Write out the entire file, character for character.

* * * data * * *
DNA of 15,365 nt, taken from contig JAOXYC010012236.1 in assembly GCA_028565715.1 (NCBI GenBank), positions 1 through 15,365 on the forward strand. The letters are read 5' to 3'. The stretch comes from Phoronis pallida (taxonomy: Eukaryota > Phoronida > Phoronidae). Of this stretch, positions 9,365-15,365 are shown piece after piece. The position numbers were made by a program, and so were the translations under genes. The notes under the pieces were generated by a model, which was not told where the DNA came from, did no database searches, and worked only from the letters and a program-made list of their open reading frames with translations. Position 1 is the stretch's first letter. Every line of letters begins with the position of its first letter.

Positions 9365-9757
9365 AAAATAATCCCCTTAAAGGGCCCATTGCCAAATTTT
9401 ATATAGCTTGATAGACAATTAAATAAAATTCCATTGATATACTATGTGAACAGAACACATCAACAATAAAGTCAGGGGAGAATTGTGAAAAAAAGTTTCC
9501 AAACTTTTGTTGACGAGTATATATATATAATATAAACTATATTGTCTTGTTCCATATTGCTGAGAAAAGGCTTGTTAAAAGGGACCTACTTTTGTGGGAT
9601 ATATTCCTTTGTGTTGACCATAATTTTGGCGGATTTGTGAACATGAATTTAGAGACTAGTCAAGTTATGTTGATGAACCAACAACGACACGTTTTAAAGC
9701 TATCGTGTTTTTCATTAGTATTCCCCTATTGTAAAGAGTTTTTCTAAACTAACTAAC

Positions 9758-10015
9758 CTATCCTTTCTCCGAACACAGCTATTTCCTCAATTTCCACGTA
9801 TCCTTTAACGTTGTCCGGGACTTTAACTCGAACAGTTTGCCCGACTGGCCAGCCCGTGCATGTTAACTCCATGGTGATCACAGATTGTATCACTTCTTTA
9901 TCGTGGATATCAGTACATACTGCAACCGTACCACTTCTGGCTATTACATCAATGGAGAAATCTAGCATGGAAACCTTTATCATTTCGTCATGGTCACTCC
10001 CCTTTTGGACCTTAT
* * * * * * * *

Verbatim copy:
DNA of 15,365 nt, taken from contig JAOXYC010012236.1 in assembly GCA_028565715.1 (NCBI GenBank), positions 1 through 15,365 on the forward strand. The letters are read 5' to 3'. The stretch comes from Phoronis pallida (taxonomy: Eukaryota > Phoronida > Phoronidae). Of this stretch, positions 9,365-15,365 are shown piece after piece. The position numbers were made by a program, and so were the translations under genes. The notes under the pieces were generated by a model, which was not told where the DNA came from, did no database searches, and worked only from the letters and a program-made list of their open reading frames with translations. Position 1 is the stretch's first letter. Every line of letters begins with the position of its first letter.

Positions 9365-9757
9365 AAAATAATCCCCTTAAAGGGCCCATTGCCAAATTTT
9401 ATATAGCTTGATAGACAATTAAATAAAATTCCATTGATATACTATGTGAACAGAACACATCAACAATAAAGTCAGGGGAGAATTGTGAAAAAAAGTTTCC
9501 AAACTTTTGTTGACGAGTATATATATATAATATAAACTATATTGTCTTGTTCCATATTGCTGAGAAAAGGCTTGTTAAAAGGGACCTACTTTTGTGGGAT
9601 ATATTCCTTTGTGTTGACCATAATTTTGGCGGATTTGTGAACATGAATTTAGAGACTAGTCAAGTTATGTTGATGAACCAACAACGACACGTTTTAAAGC
9701 TATCGTGTTTTTCATTAGTATTCCCCTATTGTAAAGAGTTTTTCTAAACTAACTAAC

Positions 9758-10015
9758 CTATCCTTTCTCCGAACACAGCTATTTCCTCAATTTCCACGTA
9801 TCCTTTAACGTTGTCCGGGACTTTAACTCGAACAGTTTGCCCGACTGGCCAGCCCGTGCATGTTAACTCCATGGTGATCACAGATTGTATCACTTCTTTA
9901 TCGTGGATATCAGTACATACTGCAACCGTACCACTTCTGGCTATTACATCAATGGAGAAATCTAGCATGGAAACCTTTATCATTTCGTCATGGTCACTCC
10001 CCTTTTGGACCTTAT